Edited by Rita Finkbeiner, Jörg Meibauer and Heike Wiese
[Linguistik Aktuell/Linguistics Today 228] 2016
► pp. 301–324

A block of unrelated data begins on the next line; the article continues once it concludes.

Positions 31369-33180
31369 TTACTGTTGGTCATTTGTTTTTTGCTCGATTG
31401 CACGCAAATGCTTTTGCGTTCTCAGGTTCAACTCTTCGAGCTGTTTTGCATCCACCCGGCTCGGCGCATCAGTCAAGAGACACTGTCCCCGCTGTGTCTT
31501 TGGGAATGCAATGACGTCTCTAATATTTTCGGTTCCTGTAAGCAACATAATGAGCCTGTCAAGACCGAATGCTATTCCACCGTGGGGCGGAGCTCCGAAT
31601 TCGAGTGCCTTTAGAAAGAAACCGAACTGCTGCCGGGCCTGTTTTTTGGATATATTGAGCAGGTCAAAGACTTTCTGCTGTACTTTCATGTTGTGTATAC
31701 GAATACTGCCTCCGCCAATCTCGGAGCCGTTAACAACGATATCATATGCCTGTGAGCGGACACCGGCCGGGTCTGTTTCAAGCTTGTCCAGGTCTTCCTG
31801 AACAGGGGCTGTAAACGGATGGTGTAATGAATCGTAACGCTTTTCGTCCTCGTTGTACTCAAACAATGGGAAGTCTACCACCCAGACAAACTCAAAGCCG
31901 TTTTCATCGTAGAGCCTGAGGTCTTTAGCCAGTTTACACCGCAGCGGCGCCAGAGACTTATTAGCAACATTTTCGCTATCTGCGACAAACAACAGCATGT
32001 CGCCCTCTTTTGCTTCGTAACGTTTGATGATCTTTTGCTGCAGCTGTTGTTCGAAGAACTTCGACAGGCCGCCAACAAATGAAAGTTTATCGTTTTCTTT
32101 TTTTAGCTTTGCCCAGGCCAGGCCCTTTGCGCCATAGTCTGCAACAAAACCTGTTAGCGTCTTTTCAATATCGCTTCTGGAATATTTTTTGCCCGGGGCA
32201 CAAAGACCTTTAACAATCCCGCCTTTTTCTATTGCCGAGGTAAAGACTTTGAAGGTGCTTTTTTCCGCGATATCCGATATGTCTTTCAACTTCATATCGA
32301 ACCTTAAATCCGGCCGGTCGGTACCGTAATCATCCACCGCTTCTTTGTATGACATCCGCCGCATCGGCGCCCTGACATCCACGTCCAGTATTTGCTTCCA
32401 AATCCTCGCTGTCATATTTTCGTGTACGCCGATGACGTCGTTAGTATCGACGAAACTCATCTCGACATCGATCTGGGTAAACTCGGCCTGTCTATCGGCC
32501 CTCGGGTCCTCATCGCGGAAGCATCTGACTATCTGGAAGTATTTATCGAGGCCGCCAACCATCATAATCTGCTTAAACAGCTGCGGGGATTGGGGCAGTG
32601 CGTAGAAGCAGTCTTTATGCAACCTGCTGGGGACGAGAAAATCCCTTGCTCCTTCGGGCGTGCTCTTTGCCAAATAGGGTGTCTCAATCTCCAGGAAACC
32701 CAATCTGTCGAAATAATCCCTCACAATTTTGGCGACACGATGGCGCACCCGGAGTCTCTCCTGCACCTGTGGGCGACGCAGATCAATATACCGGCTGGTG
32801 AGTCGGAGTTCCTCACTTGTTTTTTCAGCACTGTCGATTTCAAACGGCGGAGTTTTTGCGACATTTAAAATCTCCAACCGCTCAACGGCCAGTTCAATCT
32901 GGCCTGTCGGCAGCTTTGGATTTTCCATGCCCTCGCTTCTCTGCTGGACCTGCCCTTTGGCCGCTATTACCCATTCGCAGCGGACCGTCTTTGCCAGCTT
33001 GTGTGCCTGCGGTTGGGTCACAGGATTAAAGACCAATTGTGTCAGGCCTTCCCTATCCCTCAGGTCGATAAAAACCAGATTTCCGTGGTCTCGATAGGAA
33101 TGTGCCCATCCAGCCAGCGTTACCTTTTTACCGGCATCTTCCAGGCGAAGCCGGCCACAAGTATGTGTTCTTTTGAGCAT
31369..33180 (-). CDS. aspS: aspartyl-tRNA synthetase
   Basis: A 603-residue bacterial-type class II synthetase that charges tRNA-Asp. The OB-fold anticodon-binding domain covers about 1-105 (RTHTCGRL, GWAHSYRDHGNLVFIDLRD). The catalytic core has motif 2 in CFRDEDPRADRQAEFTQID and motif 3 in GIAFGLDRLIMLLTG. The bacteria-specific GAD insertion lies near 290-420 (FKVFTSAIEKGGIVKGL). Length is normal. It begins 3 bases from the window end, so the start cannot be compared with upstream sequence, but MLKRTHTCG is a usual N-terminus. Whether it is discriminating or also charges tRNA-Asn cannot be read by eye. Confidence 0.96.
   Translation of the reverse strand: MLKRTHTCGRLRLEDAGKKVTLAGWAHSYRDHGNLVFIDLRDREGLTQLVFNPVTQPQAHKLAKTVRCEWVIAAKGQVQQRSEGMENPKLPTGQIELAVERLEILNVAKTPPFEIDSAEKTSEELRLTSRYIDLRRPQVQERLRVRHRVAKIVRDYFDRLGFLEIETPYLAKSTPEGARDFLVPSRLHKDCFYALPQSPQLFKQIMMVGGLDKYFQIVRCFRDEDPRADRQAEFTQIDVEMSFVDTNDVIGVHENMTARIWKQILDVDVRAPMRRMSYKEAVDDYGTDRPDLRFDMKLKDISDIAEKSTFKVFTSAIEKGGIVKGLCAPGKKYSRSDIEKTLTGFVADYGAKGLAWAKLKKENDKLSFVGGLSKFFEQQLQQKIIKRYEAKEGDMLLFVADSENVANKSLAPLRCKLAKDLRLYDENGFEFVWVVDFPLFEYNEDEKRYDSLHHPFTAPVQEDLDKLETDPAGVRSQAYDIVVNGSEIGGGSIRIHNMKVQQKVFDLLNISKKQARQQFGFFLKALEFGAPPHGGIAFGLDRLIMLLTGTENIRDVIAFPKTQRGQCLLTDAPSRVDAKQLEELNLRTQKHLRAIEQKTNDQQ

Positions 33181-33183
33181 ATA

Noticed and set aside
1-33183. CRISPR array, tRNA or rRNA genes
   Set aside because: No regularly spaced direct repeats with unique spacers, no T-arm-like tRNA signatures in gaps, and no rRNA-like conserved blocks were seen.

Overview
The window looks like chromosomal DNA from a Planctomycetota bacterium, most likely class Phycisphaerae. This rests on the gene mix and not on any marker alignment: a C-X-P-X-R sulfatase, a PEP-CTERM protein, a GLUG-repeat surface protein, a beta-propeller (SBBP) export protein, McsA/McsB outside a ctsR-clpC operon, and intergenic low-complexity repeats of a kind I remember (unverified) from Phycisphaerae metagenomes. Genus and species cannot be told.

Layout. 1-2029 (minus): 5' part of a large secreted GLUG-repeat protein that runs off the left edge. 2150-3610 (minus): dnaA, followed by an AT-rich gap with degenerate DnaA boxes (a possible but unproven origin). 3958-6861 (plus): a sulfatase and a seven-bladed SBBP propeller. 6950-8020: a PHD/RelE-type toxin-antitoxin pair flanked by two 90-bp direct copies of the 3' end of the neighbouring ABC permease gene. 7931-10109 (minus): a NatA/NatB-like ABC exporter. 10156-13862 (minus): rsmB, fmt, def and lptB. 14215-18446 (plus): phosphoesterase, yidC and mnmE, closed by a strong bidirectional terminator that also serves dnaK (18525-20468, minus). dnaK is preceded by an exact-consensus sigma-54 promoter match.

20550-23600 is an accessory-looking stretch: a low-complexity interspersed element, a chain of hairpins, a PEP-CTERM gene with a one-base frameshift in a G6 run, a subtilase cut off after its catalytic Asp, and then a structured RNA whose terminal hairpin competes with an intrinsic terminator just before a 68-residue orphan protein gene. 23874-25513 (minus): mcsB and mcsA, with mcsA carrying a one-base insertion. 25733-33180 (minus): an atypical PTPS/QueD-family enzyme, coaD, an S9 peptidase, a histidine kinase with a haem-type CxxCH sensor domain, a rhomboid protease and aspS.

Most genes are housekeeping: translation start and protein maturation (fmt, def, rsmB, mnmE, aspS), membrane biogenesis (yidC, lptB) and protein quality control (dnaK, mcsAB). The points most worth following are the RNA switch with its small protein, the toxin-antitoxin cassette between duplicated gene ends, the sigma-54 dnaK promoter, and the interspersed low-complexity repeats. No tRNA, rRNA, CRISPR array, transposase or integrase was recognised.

This paper analyzes the patterns of pejoration-marking in Korean. The speaker’s pejorative attitude is realized as diverse morpho-syntactic devices (Koo 2004). The most common devices of pejoration-marking fall under the following six categories classified according to the semantics of the source lexemes and constructions: (i) topographical periphery, (ii) insignificance, (iii) lack of sophistication, (iv) undesirable events/actions/postures, (v) feigned repetition, and (vi) lack of specification. Grammatical categories of these markers encompass prefixes, suffixes, particles, auxiliary verbs, and discourse markers. Of particular interest is the fact that their grammaticalization processes involved diverse conceptual motivations such as metaphor, discursive strategies such as the use of pseudo-quotatives, and socio-cultural motivation involving different uses of linguistic forms depending on the relative statuses of the discourse participants.
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